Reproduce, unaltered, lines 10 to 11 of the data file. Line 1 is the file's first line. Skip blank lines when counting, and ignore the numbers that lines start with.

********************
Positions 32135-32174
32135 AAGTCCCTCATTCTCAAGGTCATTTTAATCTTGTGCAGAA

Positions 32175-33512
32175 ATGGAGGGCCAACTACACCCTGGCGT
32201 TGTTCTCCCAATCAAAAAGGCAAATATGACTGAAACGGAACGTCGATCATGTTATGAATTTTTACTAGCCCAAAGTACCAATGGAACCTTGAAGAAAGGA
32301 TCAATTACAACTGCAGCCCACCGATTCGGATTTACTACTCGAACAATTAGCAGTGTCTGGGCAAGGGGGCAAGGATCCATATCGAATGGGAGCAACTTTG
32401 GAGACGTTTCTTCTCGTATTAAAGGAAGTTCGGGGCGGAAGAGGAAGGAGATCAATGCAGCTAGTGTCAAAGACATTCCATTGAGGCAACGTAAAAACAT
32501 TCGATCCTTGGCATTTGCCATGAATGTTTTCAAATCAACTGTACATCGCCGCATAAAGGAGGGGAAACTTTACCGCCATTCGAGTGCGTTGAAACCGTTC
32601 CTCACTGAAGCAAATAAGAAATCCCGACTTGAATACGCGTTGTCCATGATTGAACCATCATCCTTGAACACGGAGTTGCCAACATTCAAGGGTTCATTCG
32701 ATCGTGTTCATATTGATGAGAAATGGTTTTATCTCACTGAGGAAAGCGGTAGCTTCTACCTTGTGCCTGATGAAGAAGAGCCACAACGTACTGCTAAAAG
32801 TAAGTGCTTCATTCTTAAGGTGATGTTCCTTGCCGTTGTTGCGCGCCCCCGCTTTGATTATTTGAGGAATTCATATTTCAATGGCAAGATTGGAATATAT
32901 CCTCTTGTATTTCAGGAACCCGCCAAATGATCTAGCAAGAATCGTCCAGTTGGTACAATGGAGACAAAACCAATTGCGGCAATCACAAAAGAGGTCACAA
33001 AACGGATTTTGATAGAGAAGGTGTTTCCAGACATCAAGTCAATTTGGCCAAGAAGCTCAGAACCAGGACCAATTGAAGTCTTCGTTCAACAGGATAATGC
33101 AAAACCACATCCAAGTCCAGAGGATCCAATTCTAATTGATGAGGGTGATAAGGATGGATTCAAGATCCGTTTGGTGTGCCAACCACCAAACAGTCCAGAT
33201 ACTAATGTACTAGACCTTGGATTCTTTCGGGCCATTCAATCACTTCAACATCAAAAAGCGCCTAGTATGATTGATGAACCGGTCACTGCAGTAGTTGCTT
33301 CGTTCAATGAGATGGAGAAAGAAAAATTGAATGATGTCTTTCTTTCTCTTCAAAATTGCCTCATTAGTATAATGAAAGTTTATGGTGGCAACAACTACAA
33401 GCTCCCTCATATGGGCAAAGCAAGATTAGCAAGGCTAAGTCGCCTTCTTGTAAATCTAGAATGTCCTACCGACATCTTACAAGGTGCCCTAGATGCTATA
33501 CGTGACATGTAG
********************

32701 ATCGTGTTCATATTGATGAGAAATGGTTTTATCTCACTGAGGAAAGCGGTAGCTTCTACCTTGTGCCTGATGAAGAAGAGCCACAACGTACTGCTAAAAG
32801 TAAGTGCTTCATTCTTAAGGTGATGTTCCTTGCCGTTGTTGCGCGCCCCCGCTTTGATTATTTGAGGAATTCATATTTCAATGGCAAGATTGGAATATAT